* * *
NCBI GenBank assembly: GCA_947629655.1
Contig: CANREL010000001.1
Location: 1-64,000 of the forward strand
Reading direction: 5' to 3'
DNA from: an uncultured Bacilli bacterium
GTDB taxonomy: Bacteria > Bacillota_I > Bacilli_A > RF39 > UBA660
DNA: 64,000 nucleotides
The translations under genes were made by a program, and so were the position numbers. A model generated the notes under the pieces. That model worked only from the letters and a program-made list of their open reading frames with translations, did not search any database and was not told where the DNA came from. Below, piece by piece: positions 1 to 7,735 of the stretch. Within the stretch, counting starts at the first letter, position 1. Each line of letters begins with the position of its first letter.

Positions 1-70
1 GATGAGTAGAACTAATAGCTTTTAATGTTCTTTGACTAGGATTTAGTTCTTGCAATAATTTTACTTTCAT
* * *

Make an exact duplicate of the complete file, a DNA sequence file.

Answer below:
NCBI GenBank assembly: GCA_947629655.1
Contig: CANREL010000001.1
Location: 1-64,000 of the forward strand
Reading direction: 5' to 3'
DNA from: an uncultured Bacilli bacterium
GTDB taxonomy: Bacteria > Bacillota_I > Bacilli_A > RF39 > UBA660
DNA: 64,000 nucleotides
The translations under genes were made by a program, and so were the position numbers. A model generated the notes under the pieces. That model worked only from the letters and a program-made list of their open reading frames with translations, did not search any database and was not told where the DNA came from. Below, piece by piece: positions 1 to 7,735 of the stretch. Within the stretch, counting starts at the first letter, position 1. Each line of letters begins with the position of its first letter.

Positions 1-70
1 GATGAGTAGAACTAATAGCTTTTAATGTTCTTTGACTAGGATTTAGTTCTTGCAATAATTTTACTTTCAT